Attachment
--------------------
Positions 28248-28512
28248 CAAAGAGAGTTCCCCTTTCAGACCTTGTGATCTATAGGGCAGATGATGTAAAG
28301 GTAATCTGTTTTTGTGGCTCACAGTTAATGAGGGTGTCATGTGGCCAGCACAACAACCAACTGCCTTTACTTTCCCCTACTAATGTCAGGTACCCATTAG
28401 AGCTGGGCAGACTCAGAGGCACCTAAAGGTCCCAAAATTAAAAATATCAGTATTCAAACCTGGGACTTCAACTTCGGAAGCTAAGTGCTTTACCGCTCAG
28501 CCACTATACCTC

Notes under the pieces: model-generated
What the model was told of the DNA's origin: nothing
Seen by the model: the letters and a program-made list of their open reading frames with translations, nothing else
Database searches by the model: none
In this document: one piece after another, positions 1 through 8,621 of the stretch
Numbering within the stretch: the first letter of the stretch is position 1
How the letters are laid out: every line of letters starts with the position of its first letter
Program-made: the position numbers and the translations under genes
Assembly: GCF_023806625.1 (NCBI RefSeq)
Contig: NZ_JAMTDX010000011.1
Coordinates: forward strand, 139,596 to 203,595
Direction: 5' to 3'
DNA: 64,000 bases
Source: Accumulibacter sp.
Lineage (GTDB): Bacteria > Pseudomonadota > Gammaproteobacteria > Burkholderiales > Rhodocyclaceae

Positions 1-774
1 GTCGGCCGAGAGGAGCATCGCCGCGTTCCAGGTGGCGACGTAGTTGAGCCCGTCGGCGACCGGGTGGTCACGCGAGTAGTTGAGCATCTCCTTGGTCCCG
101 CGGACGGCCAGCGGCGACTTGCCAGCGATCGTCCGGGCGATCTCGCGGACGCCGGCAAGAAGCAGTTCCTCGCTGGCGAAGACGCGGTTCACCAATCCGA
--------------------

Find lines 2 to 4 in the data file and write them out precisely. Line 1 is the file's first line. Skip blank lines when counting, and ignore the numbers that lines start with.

28248 CAAAGAGAGTTCCCCTTTCAGACCTTGTGATCTATAGGGCAGATGATGTAAAG
28301 GTAATCTGTTTTTGTGGCTCACAGTTAATGAGGGTGTCATGTGGCCAGCACAACAACCAACTGCCTTTACTTTCCCCTACTAATGTCAGGTACCCATTAG
28401 AGCTGGGCAGACTCAGAGGCACCTAAAGGTCCCAAAATTAAAAATATCAGTATTCAAACCTGGGACTTCAACTTCGGAAGCTAAGTGCTTTACCGCTCAG